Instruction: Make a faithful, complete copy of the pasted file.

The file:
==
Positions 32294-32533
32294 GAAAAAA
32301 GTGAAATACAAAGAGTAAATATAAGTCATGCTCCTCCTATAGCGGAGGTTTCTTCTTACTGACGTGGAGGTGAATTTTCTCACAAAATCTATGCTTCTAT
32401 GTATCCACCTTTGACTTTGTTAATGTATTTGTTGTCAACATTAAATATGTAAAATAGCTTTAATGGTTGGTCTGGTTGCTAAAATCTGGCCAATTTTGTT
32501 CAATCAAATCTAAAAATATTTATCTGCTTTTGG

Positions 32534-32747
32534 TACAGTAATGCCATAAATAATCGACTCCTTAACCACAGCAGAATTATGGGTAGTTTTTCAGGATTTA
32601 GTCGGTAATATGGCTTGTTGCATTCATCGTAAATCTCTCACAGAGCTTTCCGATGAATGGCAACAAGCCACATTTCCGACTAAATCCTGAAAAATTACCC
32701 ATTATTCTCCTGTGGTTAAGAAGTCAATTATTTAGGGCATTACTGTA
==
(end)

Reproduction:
Positions 32294-32533
32294 GAAAAAA
32301 GTGAAATACAAAGAGTAAATATAAGTCATGCTCCTCCTATAGCGGAGGTTTCTTCTTACTGACGTGGAGGTGAATTTTCTCACAAAATCTATGCTTCTAT
32401 GTATCCACCTTTGACTTTGTTAATGTATTTGTTGTCAACATTAAATATGTAAAATAGCTTTAATGGTTGGTCTGGTTGCTAAAATCTGGCCAATTTTGTT
32501 CAATCAAATCTAAAAATATTTATCTGCTTTTGG

Positions 32534-32747
32534 TACAGTAATGCCATAAATAATCGACTCCTTAACCACAGCAGAATTATGGGTAGTTTTTCAGGATTTA
32601 GTCGGTAATATGGCTTGTTGCATTCATCGTAAATCTCTCACAGAGCTTTCCGATGAATGGCAACAAGCCACATTTCCGACTAAATCCTGAAAAATTACCC
32701 ATTATTCTCCTGTGGTTAAGAAGTCAATTATTTAGGGCATTACTGTA